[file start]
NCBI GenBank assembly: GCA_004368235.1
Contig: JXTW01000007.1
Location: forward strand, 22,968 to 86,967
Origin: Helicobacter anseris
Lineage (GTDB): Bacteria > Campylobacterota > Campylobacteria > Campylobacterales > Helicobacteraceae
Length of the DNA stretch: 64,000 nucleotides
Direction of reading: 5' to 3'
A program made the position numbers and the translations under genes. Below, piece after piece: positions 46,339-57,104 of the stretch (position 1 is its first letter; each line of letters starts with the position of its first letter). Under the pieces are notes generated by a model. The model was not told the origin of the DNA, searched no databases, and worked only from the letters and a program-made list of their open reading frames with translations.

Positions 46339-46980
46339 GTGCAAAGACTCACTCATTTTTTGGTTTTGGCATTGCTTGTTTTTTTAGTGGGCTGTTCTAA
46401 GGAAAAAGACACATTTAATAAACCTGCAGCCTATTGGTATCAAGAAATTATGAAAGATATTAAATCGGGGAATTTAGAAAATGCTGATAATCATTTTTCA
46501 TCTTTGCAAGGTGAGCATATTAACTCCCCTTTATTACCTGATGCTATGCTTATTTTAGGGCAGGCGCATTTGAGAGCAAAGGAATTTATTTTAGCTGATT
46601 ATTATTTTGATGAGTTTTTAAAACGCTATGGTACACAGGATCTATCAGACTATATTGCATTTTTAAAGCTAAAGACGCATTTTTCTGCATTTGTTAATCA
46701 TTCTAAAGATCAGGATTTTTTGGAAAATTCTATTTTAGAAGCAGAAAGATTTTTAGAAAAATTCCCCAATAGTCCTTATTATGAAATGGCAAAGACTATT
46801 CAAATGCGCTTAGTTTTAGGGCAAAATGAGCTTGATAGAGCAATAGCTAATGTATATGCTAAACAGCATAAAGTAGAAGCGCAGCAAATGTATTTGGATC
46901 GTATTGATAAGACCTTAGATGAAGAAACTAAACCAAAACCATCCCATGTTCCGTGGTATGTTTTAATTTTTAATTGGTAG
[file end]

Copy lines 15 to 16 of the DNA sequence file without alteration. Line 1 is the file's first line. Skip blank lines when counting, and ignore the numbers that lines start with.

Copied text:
46801 CAAATGCGCTTAGTTTTAGGGCAAAATGAGCTTGATAGAGCAATAGCTAATGTATATGCTAAACAGCATAAAGTAGAAGCGCAGCAAATGTATTTGGATC
46901 GTATTGATAAGACCTTAGATGAAGAAACTAAACCAAAACCATCCCATGTTCCGTGGTATGTTTTAATTTTTAATTGGTAG